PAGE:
A parallel path … mid ’75, telecomms qualification now completed, a crossroads presented itself. Do I continue the engineering route, or move into the ministry. The Damocles sword still hovered! Helping me unpack this, the late Rev Griff Rogers (Newton Park Methodist) suggested it seemed best to obtain the required B Theology (UNISA), as I could continue studying if and when the call up came. (Final exemption from the military arrived in ’84!!)
So, a week before our wedding in ’77 I gained the entry required recognition as a lay-preacher (Theol Certificate MCSA), and UNISA BTh began in ‘78! After many ‘sit op die klip’ years, months, days, I eventually entered the ordained ministry of the Methodist Church SA at the turn of the century.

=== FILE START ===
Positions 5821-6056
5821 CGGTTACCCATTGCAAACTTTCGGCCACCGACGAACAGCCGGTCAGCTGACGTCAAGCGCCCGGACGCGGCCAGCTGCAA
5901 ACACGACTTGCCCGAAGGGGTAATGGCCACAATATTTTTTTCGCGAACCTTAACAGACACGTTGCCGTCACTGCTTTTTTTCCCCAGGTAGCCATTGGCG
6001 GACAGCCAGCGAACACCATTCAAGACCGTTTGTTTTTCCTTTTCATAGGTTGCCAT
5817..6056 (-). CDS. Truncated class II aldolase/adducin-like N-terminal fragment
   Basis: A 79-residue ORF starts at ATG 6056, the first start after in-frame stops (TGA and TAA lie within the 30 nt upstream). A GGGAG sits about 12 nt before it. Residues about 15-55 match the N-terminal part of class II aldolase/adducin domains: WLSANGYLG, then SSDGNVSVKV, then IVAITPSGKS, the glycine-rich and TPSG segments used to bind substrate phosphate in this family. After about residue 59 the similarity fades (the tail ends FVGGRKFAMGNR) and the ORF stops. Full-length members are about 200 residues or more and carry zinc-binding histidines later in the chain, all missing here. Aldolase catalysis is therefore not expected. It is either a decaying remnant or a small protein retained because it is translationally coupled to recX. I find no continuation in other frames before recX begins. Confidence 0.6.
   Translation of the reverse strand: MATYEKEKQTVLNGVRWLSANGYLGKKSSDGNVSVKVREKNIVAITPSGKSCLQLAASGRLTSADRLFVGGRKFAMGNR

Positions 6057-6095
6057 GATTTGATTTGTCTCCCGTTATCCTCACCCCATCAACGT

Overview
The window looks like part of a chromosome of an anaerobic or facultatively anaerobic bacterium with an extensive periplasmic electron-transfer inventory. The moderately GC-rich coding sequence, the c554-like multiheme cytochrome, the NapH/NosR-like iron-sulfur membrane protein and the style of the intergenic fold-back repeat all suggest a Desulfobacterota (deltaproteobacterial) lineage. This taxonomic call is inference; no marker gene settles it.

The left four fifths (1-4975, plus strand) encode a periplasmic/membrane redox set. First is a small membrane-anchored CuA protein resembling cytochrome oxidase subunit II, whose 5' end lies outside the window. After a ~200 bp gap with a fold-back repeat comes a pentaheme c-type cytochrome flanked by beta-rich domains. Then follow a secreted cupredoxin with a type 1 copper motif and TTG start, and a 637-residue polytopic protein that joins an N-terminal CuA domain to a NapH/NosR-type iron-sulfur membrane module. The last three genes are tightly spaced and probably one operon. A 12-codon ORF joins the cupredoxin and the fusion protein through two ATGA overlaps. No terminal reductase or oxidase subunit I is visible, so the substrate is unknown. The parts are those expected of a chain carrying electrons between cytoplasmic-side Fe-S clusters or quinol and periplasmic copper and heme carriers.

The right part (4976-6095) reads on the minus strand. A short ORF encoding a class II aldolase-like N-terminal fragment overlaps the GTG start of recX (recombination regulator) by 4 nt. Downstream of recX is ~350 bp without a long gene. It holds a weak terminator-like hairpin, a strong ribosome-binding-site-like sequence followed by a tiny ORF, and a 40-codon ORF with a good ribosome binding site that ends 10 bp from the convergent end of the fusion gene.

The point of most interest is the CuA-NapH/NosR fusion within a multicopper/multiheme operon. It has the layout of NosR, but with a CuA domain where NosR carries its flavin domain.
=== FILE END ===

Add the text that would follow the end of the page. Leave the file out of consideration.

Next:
The years we spent with the four Pretoria congregations, two of them simultaneously in my final years, were extremely rewarding. Each with its own challenging, steep learning curve. Early in this new journey, I met Prof Malan Nel when undertaking a course at the University of Pretoria (Tuks). I soon discovered this amazing gentleman was internationally recognised as SA’s leading Practical Theologian. I have been privileged to walk an academic path with Oom Malan to this day – through master’s programmes, becoming a ‘visiting’ lecturer & facilitator’ at Tuks, and finally obtaining a PhD at the age of 64! My thesis cites a certain Prof Trevor Hastie in the empirical section (Thanks Trev) And one of our Alex English teachers, Renee (nee Jordaan) Van Der Merwe was my editor! Wonderful working with Renee for almost a year, and chatting to Oom Flip.
Interestingly, Cecil Thompson asked me the other day: “What is it with the ministry and old Alex students? A number seem to end up in ministry!” and he listed a few. So, Class of ’71 includes Cecil himself (ordained pastor in the Full Gospel church) and Gay is married to Rev Rob (Umpire Kidson) Penrith ….. mmmm closest tongue-in-cheek connection is possibly – osmosis – via WACO (Cordingly – the son of a missionary!)